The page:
Career Management Plans Don’t Include Companies

By Scot Herrick | Cube Rules Commentary

Jun 27

When you create a career plan (you have one, right?), it doesn’t say that you will be an individual contributor for one year at your company, then get promoted to a team lead at your company, then become a manager at your company, then an executive vice president at your company, and finally retire at CIO of your company. Does it?

Most companies don’t last twenty years before being bought out or go bankrupt. And management reorganizations happen every year; the average tenure of a CIO is now less than four years on the job. If you’re into career management, this would tell me that you cannot be dependent upon a particular company to meet your needs.

It turns out, that’s exactly right. Disorganizational Behavior started an interesting conversation called “Show Me the Money” and quoted a survey of HR professionals with a separate survey of employees where there is a significant disconnect between what HR professionals believe are the highest employee priorities and what employees believe.

The original poll has some interesting statements:

The top five issues rated as very important by employees are compensation, benefits, job security, work/life balance and communication between them and management.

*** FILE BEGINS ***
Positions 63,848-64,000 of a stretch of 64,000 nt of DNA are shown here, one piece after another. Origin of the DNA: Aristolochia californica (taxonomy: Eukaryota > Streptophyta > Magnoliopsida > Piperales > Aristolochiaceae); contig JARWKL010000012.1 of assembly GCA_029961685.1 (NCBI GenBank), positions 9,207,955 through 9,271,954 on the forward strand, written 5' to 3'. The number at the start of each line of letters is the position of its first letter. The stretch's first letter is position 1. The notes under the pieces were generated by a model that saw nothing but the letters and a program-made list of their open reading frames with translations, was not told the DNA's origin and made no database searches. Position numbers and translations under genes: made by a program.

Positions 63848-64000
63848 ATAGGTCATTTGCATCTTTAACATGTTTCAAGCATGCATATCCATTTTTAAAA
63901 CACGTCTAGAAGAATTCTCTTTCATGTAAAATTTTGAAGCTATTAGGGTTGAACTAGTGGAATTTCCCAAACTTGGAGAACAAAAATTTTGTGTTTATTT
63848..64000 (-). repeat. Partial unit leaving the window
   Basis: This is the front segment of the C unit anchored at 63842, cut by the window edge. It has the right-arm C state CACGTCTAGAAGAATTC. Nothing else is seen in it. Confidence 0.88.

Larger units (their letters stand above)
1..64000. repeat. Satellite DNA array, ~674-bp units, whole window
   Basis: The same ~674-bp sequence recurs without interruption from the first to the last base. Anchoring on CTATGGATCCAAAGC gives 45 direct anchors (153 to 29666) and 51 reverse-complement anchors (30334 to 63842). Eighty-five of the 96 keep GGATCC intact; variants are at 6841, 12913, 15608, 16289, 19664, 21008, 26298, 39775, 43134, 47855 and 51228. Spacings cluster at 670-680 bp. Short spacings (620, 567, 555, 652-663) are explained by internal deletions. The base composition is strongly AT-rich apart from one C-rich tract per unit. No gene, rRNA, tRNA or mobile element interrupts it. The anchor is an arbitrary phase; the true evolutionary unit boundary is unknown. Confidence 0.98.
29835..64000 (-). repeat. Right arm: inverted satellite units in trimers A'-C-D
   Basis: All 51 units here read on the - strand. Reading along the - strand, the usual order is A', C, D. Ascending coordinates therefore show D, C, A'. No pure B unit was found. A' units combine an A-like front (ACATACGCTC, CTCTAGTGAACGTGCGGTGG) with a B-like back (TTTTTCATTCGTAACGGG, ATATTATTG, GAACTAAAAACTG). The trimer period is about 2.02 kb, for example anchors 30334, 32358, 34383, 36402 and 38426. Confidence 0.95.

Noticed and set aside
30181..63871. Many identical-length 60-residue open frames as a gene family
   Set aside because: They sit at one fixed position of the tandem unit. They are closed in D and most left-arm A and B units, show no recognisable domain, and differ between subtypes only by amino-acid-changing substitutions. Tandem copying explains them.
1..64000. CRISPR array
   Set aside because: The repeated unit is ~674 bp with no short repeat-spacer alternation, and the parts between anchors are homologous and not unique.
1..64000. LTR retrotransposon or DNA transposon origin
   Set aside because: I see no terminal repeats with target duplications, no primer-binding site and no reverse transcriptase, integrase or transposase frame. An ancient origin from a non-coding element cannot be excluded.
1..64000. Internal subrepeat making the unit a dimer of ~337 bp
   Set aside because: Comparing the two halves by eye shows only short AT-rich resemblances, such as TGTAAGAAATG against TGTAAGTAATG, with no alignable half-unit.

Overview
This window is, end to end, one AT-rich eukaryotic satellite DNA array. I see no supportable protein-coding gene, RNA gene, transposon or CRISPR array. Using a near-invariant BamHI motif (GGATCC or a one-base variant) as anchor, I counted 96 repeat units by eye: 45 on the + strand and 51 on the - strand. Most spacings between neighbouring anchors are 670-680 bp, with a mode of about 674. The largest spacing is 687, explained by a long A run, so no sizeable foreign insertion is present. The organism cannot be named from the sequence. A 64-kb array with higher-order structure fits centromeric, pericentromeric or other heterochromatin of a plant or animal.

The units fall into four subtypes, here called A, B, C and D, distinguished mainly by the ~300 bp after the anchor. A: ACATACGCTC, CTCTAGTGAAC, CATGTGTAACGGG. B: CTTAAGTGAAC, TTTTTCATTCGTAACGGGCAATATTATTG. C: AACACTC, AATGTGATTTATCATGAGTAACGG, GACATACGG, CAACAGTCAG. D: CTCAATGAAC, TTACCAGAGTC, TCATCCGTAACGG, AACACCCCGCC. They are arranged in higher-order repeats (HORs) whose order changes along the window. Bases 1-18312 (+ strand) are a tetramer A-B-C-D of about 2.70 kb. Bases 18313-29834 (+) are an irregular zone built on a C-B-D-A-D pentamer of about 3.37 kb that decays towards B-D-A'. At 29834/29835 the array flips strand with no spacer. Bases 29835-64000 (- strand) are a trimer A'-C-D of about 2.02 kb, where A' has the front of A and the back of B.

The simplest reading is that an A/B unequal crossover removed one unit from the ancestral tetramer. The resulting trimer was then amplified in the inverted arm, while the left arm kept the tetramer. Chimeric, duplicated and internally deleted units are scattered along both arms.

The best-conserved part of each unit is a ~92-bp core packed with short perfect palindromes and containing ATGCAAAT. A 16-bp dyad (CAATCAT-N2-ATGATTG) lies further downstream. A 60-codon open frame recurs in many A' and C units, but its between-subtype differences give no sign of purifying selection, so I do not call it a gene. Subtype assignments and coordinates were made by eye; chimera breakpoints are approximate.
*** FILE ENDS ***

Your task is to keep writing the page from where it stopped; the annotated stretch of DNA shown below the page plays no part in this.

The surprise is that compensation and benefits are right at the top. But not much of a surprise.

Employees ranked management recognition of their performance and their relationship with their immediate supervisor as the seventh and eighth most important influences on job satisfaction.

If you consider that I had a new manager every 18-months for my entire career, this shouldn’t be surprising.

Despite the growing emphasis on talent management, employees placed career development, their contribution to business goals, and training and tuition reimbursement in the bottom half of the 22 job satisfaction factors the poll measured.

My contention is this: if public companies are so focused on the next quarterly earnings statements and will lay you off in a heartbeat in the name of meeting cost estimates, why is it so hard to believe that employees view compensation and benefits as the most important things in a job?

Now, I believe people have career management plans, even if not explicitly stated. If you look at the career plan in the first paragraph of this article and take out the words “at your company,” you’d see a solid career plan.

Companies believe that if they talk about career management, it means career management at their company. Nope; that contract between a company and employee — the one that says a company will believe in you and you will believe in the company — is long gone.

Enron, layoffs, ineffective management, a re-organizational placement with no regard to your plans or skills and consistently being told that career management is your responsibility have broken the employer-employee contract.

We have career plans. But companies are on notice: it’s not about the company any more.